Many social networking websites have a business aspect, even if that’s not their primary purpose – after all there’s always buyers and sellers looking to do business. But there’s one social networking website that is specifically made for businesses and professionals – LinkedIn.
Like Facebook, LinkedIn is in a rapid growth phase. With 120 million members worldwide, and 2.3 million in Australia, LinkedIn grew 17% from January to July 2011. Many LinkedIn users are educated professionals in middle and upper management.
One of the basic uses of LinkedIn is as an online resume. It’s always available, can be kept up to date easily, and can be found by businesses looking for particular skills and experience.
Businesses (called companies) can have their own profile page, which others can follow. This is similar to how Facebook business pages work.
It’s the unique way the networking system operates that has given it the status of a trust network. When making a new connection, LinkedIn will ask how you know the person – you can’t just connect with anyone.
Your profile page shows not only your direct connections, but those who are two degrees away (connections of connections) and three degrees away (connections of connections of connections). If you want to connect with someone in your extended network (2nd and 3rd degree connections) you need to get an introduction from a 1st degree connection. It’s this referral system of networking which adds a level of trust and reliability to the network.
To connect with someone outside your network, you can use a premium paid option called InMail, which will send a professionally presented message to the contact.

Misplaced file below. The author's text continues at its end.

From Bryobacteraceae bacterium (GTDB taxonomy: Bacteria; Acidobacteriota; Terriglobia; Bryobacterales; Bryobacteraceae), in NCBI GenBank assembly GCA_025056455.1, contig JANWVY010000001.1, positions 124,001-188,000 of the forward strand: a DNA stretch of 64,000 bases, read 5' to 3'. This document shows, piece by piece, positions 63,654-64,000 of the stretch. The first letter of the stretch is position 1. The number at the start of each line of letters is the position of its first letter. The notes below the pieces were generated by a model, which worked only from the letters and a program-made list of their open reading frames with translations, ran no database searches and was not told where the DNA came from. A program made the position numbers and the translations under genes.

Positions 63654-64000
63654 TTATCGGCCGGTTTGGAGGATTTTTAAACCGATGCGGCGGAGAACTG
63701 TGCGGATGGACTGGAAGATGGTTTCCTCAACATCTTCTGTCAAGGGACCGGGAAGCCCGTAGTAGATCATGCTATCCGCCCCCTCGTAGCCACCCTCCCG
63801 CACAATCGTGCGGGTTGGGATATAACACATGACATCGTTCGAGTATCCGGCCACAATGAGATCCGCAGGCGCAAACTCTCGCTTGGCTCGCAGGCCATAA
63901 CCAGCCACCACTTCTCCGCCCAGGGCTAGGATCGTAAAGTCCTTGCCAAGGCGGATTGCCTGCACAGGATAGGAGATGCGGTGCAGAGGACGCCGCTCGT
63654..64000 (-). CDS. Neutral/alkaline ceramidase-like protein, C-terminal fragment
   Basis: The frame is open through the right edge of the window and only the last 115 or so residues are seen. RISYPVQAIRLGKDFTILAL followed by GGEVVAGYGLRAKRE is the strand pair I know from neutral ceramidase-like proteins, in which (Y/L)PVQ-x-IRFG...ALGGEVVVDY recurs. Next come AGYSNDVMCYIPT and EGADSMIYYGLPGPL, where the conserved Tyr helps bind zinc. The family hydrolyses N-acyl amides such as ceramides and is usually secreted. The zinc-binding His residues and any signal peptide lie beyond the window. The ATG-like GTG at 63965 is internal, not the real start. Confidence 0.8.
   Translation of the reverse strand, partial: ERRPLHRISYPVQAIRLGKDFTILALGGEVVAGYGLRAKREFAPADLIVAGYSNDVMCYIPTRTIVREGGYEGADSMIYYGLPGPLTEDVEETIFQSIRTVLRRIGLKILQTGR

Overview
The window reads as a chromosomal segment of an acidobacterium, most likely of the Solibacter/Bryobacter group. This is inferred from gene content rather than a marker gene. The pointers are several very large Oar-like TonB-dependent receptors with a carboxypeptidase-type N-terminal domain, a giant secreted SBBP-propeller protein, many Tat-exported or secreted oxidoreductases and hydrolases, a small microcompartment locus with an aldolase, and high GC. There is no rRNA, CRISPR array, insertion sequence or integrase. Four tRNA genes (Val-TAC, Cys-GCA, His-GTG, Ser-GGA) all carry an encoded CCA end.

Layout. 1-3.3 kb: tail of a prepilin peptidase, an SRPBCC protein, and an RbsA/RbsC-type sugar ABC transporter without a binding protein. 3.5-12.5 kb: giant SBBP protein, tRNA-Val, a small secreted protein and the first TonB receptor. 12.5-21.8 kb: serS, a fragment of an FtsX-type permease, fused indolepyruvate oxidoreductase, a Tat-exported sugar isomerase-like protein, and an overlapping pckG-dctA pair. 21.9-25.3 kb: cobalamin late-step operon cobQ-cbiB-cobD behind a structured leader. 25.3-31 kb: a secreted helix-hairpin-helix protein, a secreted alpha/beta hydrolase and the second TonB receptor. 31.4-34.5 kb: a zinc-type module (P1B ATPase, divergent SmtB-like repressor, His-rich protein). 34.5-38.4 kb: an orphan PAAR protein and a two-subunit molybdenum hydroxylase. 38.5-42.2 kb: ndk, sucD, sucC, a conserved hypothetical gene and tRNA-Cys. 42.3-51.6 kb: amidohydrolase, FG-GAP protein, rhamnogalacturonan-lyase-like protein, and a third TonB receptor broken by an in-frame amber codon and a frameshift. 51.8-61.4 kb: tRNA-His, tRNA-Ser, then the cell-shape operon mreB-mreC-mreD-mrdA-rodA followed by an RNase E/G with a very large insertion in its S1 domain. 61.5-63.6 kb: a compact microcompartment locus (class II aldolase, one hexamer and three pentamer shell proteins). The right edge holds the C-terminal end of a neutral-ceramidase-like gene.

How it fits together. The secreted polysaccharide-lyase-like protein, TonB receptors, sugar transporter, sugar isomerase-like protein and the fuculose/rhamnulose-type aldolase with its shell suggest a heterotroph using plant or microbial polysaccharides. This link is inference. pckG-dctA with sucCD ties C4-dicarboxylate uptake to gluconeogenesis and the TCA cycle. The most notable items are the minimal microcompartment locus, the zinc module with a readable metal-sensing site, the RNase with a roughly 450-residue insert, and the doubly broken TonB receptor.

There is a comprehensive search system, allowing you to find people by industry, location, company, relationship and more, making it a valuable market research tool.
To reinforce the trust factor, there is a recommendation system, whereby individuals can add recommendations to the profiles of their connections.
LinkedIn has a whole section devoted to connecting job seekers and job vacancies (www.linkedin.com/jobs). There are also paid options with extra benefits like introductions to companies you’re seeking employment with, and what they call ‘talent filters’, which allow highly targeted searches.
For up to the minute trends and news in your industry, have a look at LinkedIn Today. Presented in the style of an online newspaper, it presents the latest news from your industry and network. Stories that appear are determined what is most popular, so you get the best of what’s happening right now.
Answers is a section where you can ask questions and get answers from those in your network. You can read through questions and answers from others, and you have the option to supply your own answers.
If you’re still wondering whether it’s worth being on LinkedIn or other social networking sites, consider that your competitors and customers already are, or soon will be, and that’s probably the most compelling reason why businesses need to make the move, or have a good reason not to.